MSO Hosts First Bach Fest

David Lewellen

Tagged Under: 2023.24 Season, Around Town, Classics

The Milwaukee Symphony Orchestra’s celebration of 300-year-old music is going in some brand new directions.

The upcoming festival of the music of J.S. Bach, with two separate subscription concerts on the same weekend, will be paired with more community involvement, as schools, churches, businesses, and other musical organizations participate in various ways.

“It is with the city and for the city, not just the programs we present but the partnerships with others,” said Music Director Ken-David Masur. Having grown up in Leipzig, Germany, where Bach spent the last 27 years of his life as a working church musician, Masur went to many Bach festivals himself as a young person. “It brings joy and a feeling of community to every place, and I thought it would be an opportunity for us,” he said.

The main community event will be a free concert on Monday, March 18, at 6:30 p.m. at the Bradley Symphony Center, featuring both MSO musicians and community performers. Marquita Edwards, the MSO’s director of community engagement, said that the participants have been chosen to provide a wide variety of musical styles, but each piece is connected to Bach in some fashion.

Most of the drum line students at Carmen High School of Science and Technology, for instance, have never seen the Bradley Symphony Center. And none of them have ever played Bach before.

When music director Andrea Brown-Westfahl got the invitation, she said, “I’m going, Bach festival? Drum line?? I know there’s nothing Bach wrote for a drum line.” But Bach has been recast into new combinations for centuries, and a percussionist friend is doing an arrangement that will get the idea across of Bach’s famous “Little” Fugue in G minor. “Nothing but sixteenth notes is what drum lines do,” she joked.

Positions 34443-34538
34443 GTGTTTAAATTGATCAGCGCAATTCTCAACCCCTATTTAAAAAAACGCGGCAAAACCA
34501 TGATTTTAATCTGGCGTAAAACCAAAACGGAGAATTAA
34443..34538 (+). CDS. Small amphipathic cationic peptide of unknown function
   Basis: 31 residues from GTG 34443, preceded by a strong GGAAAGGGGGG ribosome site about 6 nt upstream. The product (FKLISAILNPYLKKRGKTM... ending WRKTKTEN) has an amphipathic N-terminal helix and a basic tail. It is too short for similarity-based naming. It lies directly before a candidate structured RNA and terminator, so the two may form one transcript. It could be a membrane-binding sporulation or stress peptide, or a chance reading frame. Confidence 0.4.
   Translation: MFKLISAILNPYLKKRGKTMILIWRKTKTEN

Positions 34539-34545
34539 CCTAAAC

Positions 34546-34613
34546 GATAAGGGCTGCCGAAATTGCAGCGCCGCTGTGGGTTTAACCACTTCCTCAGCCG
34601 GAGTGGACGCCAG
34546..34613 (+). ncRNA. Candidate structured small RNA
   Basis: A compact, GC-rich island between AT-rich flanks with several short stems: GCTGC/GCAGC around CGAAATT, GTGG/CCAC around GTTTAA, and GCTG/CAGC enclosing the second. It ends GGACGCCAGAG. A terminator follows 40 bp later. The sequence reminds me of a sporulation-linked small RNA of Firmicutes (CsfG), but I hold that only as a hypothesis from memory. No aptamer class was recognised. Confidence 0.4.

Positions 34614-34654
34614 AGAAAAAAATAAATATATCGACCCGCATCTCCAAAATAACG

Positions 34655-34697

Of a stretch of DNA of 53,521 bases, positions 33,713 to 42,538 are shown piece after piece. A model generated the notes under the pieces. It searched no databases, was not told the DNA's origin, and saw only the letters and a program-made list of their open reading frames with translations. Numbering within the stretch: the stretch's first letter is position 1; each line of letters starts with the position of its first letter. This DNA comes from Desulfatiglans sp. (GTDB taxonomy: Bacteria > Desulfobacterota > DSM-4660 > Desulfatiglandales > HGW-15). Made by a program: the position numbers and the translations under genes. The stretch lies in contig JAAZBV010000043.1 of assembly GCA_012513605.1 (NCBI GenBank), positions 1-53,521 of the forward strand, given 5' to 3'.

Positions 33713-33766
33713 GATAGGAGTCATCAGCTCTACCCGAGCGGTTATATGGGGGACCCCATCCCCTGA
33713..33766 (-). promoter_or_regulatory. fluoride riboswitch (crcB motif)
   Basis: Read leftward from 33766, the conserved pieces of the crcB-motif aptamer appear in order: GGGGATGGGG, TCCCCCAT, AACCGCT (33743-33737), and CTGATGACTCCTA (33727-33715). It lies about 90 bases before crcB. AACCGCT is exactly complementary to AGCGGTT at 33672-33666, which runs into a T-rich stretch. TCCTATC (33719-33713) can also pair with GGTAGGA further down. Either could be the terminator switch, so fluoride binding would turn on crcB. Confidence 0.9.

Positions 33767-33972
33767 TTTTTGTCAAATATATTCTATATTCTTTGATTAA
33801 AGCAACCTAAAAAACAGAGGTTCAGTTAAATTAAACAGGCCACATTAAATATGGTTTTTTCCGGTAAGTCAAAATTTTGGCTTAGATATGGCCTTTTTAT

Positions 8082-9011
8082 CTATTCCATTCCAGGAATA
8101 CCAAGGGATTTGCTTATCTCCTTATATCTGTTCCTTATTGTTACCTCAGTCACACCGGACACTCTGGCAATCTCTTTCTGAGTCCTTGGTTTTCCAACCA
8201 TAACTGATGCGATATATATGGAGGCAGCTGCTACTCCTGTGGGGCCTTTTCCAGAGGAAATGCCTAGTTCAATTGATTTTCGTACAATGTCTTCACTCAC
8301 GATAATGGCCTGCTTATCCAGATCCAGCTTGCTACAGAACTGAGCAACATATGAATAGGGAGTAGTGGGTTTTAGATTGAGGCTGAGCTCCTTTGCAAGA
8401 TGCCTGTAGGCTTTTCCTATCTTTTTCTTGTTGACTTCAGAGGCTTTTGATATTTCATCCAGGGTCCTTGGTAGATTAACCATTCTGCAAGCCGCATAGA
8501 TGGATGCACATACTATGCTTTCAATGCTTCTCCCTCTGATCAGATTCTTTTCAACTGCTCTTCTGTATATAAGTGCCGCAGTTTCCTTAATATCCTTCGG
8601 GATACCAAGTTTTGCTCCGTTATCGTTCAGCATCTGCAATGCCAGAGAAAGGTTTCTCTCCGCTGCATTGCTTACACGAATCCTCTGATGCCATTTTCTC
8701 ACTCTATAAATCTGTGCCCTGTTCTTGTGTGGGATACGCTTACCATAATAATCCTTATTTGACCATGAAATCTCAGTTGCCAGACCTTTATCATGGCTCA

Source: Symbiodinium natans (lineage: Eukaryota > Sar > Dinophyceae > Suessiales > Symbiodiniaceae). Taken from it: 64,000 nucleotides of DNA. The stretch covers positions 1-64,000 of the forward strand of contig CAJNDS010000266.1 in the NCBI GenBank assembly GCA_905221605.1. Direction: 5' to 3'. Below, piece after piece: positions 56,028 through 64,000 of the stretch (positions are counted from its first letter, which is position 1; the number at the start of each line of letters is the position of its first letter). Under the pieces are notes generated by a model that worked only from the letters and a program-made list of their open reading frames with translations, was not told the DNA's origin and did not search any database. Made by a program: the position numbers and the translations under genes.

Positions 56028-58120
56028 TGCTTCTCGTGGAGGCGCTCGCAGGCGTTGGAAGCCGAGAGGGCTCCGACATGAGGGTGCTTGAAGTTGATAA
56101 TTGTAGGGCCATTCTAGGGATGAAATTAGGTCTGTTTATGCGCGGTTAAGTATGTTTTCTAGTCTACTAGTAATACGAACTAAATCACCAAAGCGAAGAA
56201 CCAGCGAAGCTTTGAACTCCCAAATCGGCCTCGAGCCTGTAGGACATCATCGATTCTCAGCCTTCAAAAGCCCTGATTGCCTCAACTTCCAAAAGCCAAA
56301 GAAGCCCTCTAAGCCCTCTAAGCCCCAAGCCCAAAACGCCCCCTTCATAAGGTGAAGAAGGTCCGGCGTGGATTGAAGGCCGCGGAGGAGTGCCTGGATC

The idea of performing at the Bradley Symphony Center is “terrifying, but we’re going to do it because it’s something different,” said Brown-Westfahl, who will be bringing 15 to 20 students in grades 7-12. “It’s showing the kids that they can play something written 300 years ago. And they do get it. When I come in, they’re practicing on their own. It’s going to be loud, and it’s going to be crazy.”

This year happens to be the 300th anniversary of Bach taking the job of music director at St. Thomas Church in Leipzig. And the Magnificat, which the Milwaukee Symphony Orchestra and Chorus will perform, is also celebrating its 300th birthday and is part of the flood of music that Bach wrote for Sunday worship at his new church.

Throughout the week, MSO musicians will be presenting chamber concerts of Bach’s music in various Colectivo locations and at Saint Kate – The Arts Hotel. In addition, various churches and organizations — including Chant Claire, the Wisconsin Conservatory of Music, and the Milwaukee Youth Symphony Orchestra — will be presenting their own Bach performances. Community partners will also be performing for all of the March 22-24 concerts at the Bradley Symphony Center.

The two MSO programs on Friday, Saturday, and Sunday will be performed by two totally separate groups of MSO musicians. “It was a logistical feat,” Masur said drily. “We are all being flexible and covering a large amount of repertoire.” But he will be conducting only the Magnificat and the Brandenburg Concerto No. 1; other pieces will be led by their soloists, Mahan Esfahani and Rachell Ellen Wong.

Much has changed in the musical world since the early 1700s. Orchestras are bigger and instrument technology has evolved, but in recent generations, the idea of “historically informed performance,” or trying to play the music the way Bach would have heard it, has gained acceptance.

Specialized early music groups and symphony orchestras both perform the music of the 18th century. There is plenty of middle ground, however, such as using Baroque style on modern instruments. “We did a lot of early music in the virtual season,” Masur said, referring to the spring of 2021, when the pandemic and social distancing mandated performing in much smaller groups. “There is interest, and where there’s interest, there’s a way. Our musicians are very flexible.”

Of the weeklong festival, Edwards said, “There are so many wonderful performances and events to attend. I’d encourage everyone to go to at least one event, maybe two or three, and celebrate with us.”